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'TIL DEATH DO US PART DOESN'T APPLY TO BACK TAXES

Updated: Jan 17

They say the only guarantees in life are death and taxes. But if you aren't careful, even when you experience the former, you might still be on the hook for the latter.  Aretha Franklin is remembered as the queen of soul. Throughout her decades-long career, she was a singer, songwriter, civil rights activist, and a humanitarian icon. After her death in August of 2018, thousands came to pay their respects. Franklin left behind an incredible legacy. Unfortunately, she also left behind millions in back taxes. 


News soon broke that Franklin's estate owed $6.3 million in unpaid taxes and $1.5 million in penalties. This massive tax lien comes after several audits between 2012 and 2018. Franklin's attorney, David Bennett, claims Franklin's estate has paid at least $3 million in back taxes. Bennett insists that most of Franklin's tax obligations were paid prior to her death, as per her wishes. But the U.S. Treasury has stated that "no part of the debt has been repaid."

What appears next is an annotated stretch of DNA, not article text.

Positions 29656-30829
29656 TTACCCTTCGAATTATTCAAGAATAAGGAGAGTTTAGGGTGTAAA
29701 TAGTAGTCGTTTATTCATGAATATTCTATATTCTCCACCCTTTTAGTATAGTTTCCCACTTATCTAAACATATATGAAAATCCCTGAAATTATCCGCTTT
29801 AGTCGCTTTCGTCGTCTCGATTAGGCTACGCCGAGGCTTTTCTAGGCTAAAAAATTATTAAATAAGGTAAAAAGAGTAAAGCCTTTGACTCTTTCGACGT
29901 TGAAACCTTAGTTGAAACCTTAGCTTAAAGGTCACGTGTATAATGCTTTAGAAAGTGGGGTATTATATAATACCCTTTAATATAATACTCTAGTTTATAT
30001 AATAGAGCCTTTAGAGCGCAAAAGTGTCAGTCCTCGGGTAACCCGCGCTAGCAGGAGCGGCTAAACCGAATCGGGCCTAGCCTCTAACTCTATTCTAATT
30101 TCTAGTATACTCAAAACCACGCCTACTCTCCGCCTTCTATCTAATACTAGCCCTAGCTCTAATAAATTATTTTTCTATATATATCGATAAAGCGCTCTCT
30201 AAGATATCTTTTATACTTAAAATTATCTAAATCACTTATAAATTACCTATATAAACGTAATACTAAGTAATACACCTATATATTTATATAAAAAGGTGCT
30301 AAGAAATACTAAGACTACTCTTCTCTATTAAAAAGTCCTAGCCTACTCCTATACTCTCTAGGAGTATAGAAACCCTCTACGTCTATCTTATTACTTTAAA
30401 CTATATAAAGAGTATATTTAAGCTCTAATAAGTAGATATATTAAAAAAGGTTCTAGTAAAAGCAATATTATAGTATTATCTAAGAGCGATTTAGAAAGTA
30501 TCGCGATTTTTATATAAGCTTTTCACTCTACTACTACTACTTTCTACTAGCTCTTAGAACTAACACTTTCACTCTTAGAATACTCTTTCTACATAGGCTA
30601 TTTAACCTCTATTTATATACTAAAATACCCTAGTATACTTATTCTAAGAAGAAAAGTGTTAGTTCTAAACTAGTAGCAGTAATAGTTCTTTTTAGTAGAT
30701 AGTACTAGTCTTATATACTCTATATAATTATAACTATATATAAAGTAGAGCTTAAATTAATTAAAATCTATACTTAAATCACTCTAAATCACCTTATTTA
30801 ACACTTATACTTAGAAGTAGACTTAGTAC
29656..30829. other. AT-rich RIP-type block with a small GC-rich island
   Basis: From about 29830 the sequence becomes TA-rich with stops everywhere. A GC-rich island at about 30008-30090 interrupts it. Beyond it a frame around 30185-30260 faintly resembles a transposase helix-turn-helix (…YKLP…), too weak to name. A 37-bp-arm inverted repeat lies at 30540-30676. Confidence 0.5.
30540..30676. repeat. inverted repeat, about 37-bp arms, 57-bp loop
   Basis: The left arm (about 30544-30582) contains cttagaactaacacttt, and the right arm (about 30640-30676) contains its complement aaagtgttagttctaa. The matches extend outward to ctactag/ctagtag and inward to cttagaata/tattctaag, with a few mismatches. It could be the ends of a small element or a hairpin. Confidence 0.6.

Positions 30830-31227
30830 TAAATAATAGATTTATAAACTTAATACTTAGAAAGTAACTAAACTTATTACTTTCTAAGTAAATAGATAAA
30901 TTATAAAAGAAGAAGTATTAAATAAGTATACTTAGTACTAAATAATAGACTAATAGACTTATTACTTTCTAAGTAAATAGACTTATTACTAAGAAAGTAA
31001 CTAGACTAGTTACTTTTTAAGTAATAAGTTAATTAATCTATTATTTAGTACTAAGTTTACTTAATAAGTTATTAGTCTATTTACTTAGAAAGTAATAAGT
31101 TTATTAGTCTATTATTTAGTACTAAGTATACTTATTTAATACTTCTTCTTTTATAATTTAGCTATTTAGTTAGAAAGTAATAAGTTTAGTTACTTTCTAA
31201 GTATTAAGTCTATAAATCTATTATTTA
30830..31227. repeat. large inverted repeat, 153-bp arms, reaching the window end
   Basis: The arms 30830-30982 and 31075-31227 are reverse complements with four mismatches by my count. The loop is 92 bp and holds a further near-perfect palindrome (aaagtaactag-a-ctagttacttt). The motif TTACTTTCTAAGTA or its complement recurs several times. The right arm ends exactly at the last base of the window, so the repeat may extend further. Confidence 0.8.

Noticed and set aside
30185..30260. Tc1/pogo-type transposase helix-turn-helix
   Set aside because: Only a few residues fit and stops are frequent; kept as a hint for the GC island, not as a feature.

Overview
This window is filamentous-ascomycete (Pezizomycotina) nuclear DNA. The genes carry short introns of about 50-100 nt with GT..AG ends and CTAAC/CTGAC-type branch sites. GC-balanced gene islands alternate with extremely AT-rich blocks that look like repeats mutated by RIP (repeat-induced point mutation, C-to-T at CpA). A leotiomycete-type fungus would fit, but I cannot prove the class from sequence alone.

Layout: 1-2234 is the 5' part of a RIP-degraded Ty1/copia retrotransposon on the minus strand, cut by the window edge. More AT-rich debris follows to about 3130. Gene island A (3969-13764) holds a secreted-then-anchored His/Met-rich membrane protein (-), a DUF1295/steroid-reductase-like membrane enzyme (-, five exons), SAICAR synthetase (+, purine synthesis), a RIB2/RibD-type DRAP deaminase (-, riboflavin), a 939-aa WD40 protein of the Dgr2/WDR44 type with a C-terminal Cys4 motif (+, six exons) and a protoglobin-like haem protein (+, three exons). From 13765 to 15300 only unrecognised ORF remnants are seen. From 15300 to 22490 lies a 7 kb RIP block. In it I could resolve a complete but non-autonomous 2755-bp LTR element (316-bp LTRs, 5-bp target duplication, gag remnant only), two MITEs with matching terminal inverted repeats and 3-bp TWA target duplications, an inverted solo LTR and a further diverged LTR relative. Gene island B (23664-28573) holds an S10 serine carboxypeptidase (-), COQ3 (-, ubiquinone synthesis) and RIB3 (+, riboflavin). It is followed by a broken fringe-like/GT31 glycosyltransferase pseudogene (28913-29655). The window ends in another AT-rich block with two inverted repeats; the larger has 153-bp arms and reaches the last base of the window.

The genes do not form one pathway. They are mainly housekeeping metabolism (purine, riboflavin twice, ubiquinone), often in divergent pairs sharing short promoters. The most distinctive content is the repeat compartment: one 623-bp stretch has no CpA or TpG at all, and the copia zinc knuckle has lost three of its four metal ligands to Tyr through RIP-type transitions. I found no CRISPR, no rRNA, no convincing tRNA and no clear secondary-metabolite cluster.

Where did these massive unpaid taxes come from? It's likely they were lost at the bottom of Franklin's purse. The queen of soul often performed on stage with her purse nearby. Always the savvy business women, Franklin would not perform until she was paid. Checks from her shows went into her purse, which was either handled by her security team or brought onstage, and it remained within view of the piano at all times. Franklin knew how to get paid, but she had a bad habit of forgetting to cash those checks. 


"She had a lot of checks lying around that she had never cashed," Bennett admitted. "I had to have some of them reissued because they were so old." 


If this is true, these checks could be considered undeclared income, and the IRS is owed their cut. The IRS has stated, "This debt has priority and must be paid in full in advance of distribution to creditors to the extent provided by law. "Franklin's estate is working to resolve the issue. It doesn't matter if you're a living legend or the late queen of soul, the IRS will always get what they're owed.



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